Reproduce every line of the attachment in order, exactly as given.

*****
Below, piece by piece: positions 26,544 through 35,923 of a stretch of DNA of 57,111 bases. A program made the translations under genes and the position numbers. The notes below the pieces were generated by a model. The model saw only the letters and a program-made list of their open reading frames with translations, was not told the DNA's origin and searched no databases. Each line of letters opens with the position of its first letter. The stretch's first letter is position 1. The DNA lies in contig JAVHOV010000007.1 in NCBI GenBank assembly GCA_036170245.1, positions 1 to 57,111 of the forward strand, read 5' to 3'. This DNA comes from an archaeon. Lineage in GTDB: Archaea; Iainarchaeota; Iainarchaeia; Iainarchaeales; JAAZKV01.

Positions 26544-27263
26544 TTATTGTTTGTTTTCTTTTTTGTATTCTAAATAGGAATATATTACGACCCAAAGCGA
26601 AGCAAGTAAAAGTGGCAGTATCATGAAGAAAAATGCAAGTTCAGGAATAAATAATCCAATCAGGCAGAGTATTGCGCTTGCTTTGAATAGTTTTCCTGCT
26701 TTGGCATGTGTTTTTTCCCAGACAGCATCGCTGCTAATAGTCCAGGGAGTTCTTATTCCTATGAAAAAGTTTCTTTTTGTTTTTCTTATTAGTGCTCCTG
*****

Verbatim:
Below, piece by piece: positions 26,544 through 35,923 of a stretch of DNA of 57,111 bases. A program made the translations under genes and the position numbers. The notes below the pieces were generated by a model. The model saw only the letters and a program-made list of their open reading frames with translations, was not told the DNA's origin and searched no databases. Each line of letters opens with the position of its first letter. The stretch's first letter is position 1. The DNA lies in contig JAVHOV010000007.1 in NCBI GenBank assembly GCA_036170245.1, positions 1 to 57,111 of the forward strand, read 5' to 3'. This DNA comes from an archaeon. Lineage in GTDB: Archaea; Iainarchaeota; Iainarchaeia; Iainarchaeales; JAAZKV01.

Positions 26544-27263
26544 TTATTGTTTGTTTTCTTTTTTGTATTCTAAATAGGAATATATTACGACCCAAAGCGA
26601 AGCAAGTAAAAGTGGCAGTATCATGAAGAAAAATGCAAGTTCAGGAATAAATAATCCAATCAGGCAGAGTATTGCGCTTGCTTTGAATAGTTTTCCTGCT
26701 TTGGCATGTGTTTTTTCCCAGACAGCATCGCTGCTAATAGTCCAGGGAGTTCTTATTCCTATGAAAAAGTTTCTTTTTGTTTTTCTTATTAGTGCTCCTG